On January 28, 2017 I conducted what was admittedly a very informal survey on my Facebook page. I asked my friends to tell me which answer most closely aligned with their views about Valentine’s Day. 33 people responded(1), and here’s the breakdown of what they said(2)(3).

You may be wondering why I asked this question in the first place.

In essence, Valentine’s Day is a day (sometimes a month!) dedicated to love. Since the middle ages, this day has been about expressing romantic love. And like many holidays, over the years it has become severely commercialized. My assumption was that since I’ve personally experienced each of these potential answers at some point in my life (as well as some of the depression and low self-esteem angst that some respondents talked about when answering “E”), others had too. But I also wanted to see whether we’d collectively redefined and updated the holiday for current times.

What did I want to see?

Given the business I’m in, I honestly wanted to see more people saying “D – Self Love Day” (although I did not expect it). Although there’s some controversy over the wording of the “love yourself first” adage, one thing I see repeatedly when I coach clients is a pretty clear lack of self-love, and in talking with them I also see how this changes their relationship with others. They often don’t ask for what they need. They don’t set effective boundaries. They don’t feel they look the right way, so they don’t want to interact with potential partners. They focus on their flaws rather than their gifts. They don’t have time for themselves. They don’t invest in themselves. They’re waiting for [insert future thing here]. And they often come seeking more confidence.

I’ll posit that love starts small, and it starts close.

Anyone who’s ever done metta (lovingkindness meditation) will recognize that we start with: “May *I* be happy…”. After sending lovingkindness to ourselves, THEN we send it to others, and eventually out into the world (which may be needed more than ever). But it’s with the individual that it begins. (Put on your own oxygen mask before assisting others!)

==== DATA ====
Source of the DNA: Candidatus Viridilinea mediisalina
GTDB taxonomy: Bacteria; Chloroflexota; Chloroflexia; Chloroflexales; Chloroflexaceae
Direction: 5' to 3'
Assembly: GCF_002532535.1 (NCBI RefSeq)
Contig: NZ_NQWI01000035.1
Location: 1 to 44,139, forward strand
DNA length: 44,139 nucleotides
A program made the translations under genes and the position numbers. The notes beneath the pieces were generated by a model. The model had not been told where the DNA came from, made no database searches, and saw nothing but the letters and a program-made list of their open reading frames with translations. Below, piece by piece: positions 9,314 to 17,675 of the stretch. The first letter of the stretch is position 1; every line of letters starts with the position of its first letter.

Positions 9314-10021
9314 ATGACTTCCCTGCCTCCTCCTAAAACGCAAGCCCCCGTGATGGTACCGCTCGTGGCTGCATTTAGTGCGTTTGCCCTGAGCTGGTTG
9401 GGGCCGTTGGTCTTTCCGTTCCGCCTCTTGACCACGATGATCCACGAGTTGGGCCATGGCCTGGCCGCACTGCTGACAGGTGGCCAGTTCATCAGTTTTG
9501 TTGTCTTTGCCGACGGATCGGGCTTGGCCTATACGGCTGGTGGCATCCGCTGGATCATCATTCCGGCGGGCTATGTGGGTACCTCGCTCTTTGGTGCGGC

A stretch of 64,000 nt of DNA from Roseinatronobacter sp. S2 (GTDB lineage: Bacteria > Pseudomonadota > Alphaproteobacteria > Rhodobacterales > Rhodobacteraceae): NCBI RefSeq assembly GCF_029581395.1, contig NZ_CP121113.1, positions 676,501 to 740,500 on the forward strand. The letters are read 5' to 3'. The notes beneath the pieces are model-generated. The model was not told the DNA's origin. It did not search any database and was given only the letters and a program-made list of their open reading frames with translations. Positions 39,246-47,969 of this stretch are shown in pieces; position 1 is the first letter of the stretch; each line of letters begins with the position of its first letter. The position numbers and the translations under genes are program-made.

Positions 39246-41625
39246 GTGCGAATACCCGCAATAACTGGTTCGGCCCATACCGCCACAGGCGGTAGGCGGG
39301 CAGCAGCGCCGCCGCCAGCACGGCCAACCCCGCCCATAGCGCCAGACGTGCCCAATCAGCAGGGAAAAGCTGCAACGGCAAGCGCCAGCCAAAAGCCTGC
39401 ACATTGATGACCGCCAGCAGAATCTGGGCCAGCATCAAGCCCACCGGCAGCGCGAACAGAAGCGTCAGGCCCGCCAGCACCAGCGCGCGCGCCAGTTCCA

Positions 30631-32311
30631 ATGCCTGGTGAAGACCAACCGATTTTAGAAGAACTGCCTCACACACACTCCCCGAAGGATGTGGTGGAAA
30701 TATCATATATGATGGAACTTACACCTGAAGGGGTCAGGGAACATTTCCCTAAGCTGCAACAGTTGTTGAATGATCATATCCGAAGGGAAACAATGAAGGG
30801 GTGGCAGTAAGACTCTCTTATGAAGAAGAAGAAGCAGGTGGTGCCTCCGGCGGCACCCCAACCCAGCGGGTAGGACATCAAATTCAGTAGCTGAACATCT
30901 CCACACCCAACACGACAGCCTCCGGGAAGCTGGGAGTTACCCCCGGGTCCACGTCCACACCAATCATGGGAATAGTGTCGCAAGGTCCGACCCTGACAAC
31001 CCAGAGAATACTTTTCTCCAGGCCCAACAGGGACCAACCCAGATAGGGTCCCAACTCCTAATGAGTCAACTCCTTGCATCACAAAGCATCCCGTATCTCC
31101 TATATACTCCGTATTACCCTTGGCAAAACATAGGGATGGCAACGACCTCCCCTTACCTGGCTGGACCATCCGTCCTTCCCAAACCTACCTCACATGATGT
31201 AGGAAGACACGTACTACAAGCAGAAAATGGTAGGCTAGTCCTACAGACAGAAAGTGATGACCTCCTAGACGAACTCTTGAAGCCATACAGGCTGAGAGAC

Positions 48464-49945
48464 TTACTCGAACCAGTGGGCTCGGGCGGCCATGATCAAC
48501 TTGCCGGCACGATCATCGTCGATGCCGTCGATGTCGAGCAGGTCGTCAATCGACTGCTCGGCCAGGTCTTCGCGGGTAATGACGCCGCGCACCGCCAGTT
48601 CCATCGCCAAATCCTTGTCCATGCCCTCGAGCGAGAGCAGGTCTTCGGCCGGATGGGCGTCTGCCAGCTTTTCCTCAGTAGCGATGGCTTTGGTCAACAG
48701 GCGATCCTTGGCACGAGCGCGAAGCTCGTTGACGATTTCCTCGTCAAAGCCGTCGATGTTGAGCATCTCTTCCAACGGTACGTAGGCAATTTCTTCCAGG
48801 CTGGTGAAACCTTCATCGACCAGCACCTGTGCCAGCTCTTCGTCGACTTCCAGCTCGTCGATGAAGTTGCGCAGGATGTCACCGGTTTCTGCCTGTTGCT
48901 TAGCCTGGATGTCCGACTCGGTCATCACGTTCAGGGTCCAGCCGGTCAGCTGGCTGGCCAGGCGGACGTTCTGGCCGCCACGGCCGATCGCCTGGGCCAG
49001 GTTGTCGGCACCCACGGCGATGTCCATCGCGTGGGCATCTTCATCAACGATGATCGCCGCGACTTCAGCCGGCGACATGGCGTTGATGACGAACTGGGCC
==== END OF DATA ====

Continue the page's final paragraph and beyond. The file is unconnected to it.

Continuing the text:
When I work with clients, one of the primary themes I see is that people are very hard on themselves. We need to stop beating ourselves up. No, we’re not perfect, and we never will be. We need to bring some balance to how we perceive ourselves: we have positive qualities, we have negative qualities. And if we love who we are, we love them both. We also love who we were, and we love who we have the potential to become. Without judgment. When you’re in a relationship, you have to accept the not-so-great stuff about your partner too. It comes with the package. So do you.

Without self-love, we may not feel we have anyone to show love to. But we ALWAYS have someone: we have ourselves.

I can almost hear people snickering while reading that. (I know because I can imagine myself having done just that a few years ago.) And take a moment to really let that snicker set in: how can you expect anyone else to see how fantastic you are if you don’t let that energy shine through?! It’s a catch-22 for sure. Some of us need to change that feedback loop.

How do you treat yourself? If you don’t care for yourself, can you love yourself?

When I first started dating my partner, he would say “I care about you.” It would frustrate me a bit. I wanted him to say the big three words: “I love you.” But as I write this years later, I now recognize and believe that “care” is a prerequisite for “love”. What naturally follows is that I think self-love first requires practicing self-care.

Make the time around this Valentine’s Day to sow the seeds of self-love.

Start small, start with you, start with self-care. Learn to make the time, spend the money, do what you need to do because you deserve to care for yourself! At first you may have to fake it. You may have to go through the motions. You may feel some stuff come up. But what–besides your self-esteem, your confidence, and your ability to love others–do you have to lose?

If you haven’t already felt it, I get it, and I’m here to help. If you’re the sort of person who knows you don’t truly love yourself (yet), but are ready to begin caring for yourself in small ways, or if you feel you could benefit from learning new ways of caring for yourself this month, please:

Join my 7-Day Self-Care Challenge over on Facebook

Every day for 7 days, you’ll get something in your Facebook feed that helps you take care of you. You’ll get to see others share what they’re doing (for encouragement, inspiration, motivation, and connection). It’s completely FREE and it’s your CHOICE to join. We start February 12 and go through the 18th. Invite friends, invite family, invite strangers. The more the merrier!

And, if you participate all 7 days, there will be a small gift for you. To learn more, head over to the Facebook group so you don’t miss it! 😉

(1) The chart totals 35 because some people indicated multiple answers.
(2) I summarized the answers with a catch phrase for the chart. The details were:

  • A – I could give 2 s**ts about Valentine’s Day–it’s a normal day for me.
  • B – It’s a nice sentiment but we don’t do anything special or we do something special AROUND that day so as to avoid the craziness
  • C – I love this day because I love my partner & want the world to see / know it! We have a magical day!
  • D – I use this day to show extra love & care toward myself.
  • E – Other (you tell me).

(3) I tallied responses on January 30, and more came in after…however those seemed to confirm what was already there.

A Challenge for You: the Meaning of Valentine’s Day
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